The Diachronic Development of a French Indefinite Pronoun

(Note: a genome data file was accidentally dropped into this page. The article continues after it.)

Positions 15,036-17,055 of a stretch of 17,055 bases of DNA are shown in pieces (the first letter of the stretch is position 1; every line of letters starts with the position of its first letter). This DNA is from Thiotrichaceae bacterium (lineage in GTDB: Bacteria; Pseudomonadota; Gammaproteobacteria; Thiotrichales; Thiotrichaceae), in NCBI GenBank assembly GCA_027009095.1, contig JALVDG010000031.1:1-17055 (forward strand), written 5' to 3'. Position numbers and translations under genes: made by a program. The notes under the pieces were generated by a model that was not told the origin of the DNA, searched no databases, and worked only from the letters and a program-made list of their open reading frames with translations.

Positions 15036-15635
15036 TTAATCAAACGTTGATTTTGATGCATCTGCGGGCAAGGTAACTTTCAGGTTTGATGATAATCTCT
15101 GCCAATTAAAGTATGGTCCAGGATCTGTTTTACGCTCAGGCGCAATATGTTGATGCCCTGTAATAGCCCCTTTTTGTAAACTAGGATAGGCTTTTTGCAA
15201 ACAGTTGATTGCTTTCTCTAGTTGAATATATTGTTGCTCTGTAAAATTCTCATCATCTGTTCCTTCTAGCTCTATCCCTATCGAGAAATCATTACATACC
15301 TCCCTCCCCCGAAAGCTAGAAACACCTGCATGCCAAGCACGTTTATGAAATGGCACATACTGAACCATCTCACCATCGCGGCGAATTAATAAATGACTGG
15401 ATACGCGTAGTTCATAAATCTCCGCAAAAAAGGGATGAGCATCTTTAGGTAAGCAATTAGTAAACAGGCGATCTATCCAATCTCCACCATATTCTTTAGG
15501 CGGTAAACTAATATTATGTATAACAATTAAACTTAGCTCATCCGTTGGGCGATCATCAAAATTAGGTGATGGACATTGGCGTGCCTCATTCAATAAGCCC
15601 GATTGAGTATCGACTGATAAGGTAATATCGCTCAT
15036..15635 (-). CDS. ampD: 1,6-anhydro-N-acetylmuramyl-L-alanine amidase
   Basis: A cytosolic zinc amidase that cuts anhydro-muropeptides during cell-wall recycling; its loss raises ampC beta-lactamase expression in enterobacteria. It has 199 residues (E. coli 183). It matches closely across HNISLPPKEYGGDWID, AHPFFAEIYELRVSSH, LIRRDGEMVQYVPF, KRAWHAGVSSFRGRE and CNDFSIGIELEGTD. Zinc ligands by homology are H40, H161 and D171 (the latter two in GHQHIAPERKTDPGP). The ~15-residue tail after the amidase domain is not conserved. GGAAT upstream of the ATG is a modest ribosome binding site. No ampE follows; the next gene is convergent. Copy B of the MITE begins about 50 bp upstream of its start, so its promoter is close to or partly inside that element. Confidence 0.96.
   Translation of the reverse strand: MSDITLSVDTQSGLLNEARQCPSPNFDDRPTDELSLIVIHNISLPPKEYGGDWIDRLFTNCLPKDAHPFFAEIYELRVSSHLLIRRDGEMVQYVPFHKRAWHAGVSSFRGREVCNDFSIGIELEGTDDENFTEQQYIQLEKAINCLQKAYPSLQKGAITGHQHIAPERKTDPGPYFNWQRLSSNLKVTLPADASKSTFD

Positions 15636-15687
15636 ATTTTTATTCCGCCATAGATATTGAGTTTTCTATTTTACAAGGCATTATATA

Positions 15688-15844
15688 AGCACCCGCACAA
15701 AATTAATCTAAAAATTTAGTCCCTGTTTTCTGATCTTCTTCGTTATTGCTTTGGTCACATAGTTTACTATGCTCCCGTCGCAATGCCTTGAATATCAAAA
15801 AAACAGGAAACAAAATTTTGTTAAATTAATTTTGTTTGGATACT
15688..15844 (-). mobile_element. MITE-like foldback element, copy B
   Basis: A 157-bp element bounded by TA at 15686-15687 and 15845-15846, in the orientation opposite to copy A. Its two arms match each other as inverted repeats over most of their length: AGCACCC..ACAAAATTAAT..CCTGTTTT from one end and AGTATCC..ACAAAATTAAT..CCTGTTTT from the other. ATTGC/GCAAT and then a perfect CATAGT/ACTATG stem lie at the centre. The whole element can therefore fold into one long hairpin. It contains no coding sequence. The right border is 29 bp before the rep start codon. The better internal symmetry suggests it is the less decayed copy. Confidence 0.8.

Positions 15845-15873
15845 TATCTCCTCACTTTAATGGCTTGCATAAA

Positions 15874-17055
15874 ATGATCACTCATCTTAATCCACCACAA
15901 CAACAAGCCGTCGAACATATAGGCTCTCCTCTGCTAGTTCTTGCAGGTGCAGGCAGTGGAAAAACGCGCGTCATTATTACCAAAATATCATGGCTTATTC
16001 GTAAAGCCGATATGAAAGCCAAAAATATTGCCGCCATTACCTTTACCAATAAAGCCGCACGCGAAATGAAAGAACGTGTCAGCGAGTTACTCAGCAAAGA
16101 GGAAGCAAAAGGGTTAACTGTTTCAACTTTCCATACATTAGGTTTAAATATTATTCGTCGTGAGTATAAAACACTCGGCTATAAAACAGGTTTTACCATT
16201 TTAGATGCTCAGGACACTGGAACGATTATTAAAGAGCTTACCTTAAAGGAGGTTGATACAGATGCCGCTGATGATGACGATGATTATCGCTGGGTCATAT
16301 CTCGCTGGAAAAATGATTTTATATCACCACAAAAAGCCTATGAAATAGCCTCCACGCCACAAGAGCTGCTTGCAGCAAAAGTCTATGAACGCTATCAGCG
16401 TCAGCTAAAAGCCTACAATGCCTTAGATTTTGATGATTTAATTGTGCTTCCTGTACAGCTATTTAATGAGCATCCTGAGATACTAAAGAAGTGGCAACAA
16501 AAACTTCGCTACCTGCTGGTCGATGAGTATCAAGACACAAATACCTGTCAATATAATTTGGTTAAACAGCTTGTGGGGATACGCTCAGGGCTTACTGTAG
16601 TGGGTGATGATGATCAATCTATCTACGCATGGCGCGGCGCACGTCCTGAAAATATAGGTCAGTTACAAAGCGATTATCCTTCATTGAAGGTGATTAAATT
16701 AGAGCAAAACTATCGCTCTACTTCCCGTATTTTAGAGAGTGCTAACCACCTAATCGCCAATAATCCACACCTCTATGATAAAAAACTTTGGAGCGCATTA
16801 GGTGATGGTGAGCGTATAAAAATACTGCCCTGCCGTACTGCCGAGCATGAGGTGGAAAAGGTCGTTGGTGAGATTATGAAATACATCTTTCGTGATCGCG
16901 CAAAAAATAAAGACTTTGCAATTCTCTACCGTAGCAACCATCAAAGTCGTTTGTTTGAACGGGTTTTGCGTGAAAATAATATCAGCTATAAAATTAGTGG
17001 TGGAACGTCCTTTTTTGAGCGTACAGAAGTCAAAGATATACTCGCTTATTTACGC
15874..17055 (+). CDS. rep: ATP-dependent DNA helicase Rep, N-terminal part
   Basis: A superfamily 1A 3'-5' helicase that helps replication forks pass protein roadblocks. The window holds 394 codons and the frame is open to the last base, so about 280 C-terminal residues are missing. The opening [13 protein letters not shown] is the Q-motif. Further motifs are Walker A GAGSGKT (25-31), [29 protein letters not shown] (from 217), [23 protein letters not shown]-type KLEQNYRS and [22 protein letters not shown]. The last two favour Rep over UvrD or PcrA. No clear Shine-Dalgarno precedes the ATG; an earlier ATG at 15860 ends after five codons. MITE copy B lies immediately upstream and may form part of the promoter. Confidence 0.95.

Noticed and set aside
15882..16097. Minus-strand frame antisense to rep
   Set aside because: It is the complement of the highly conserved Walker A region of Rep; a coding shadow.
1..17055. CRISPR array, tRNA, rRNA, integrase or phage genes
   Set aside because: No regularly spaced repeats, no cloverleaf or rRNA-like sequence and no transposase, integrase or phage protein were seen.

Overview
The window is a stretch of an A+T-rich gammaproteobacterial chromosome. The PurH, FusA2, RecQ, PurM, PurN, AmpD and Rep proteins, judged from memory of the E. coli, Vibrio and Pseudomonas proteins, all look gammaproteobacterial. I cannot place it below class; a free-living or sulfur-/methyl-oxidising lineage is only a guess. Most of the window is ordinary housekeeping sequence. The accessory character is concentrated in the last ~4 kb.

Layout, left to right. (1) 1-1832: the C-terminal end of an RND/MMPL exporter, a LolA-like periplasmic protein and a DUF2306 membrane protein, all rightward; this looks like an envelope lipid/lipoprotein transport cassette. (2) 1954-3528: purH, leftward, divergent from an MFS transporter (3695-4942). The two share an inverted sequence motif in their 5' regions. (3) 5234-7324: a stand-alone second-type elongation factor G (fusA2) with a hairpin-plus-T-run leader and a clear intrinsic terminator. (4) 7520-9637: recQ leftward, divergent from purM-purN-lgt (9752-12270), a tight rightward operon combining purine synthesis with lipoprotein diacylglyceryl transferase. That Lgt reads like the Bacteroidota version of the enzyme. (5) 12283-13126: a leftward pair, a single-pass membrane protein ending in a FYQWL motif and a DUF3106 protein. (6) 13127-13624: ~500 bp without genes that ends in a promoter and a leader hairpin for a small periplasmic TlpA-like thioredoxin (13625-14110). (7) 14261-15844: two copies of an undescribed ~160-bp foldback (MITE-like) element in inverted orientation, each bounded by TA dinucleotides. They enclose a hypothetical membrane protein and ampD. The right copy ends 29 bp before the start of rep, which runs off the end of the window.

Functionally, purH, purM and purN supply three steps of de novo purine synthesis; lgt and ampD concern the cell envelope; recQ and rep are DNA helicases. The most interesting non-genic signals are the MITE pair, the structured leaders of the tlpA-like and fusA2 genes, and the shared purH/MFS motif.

Both Modern French quantifiers and the Modern French Determiner Phrase have been the focus of numerous analyses. The current study is a diachronic contribution to this literature, focusing on the development of one universal quantifier—<i>chacun</i> “each”—from 1100 through 1925. Old and Middle French <i>chacun</i> fulfilled a variety of syntactic functions: It was used as a pronoun, a modifier, and was found in emphatic constructions with the indefinite article (<i>un chacun</i> “a each”). By the 16th<sup> </sup>century, this surface heterogeneity gave way and pronominal <i>chacun</i> dominated. On the basis of the diachronic evidence, I first consider the possibility of extending an existing analysis of a different quantifier, <i>aucun </i>“none, not any,” to <i>chacun</i>. After arguing against this extension, I suggest that, contrary to appearances, a unified syntactic structure underlies the Old and Middle French <i>chacun</i>, and that this single construction gave rise to two modern syntactic structures.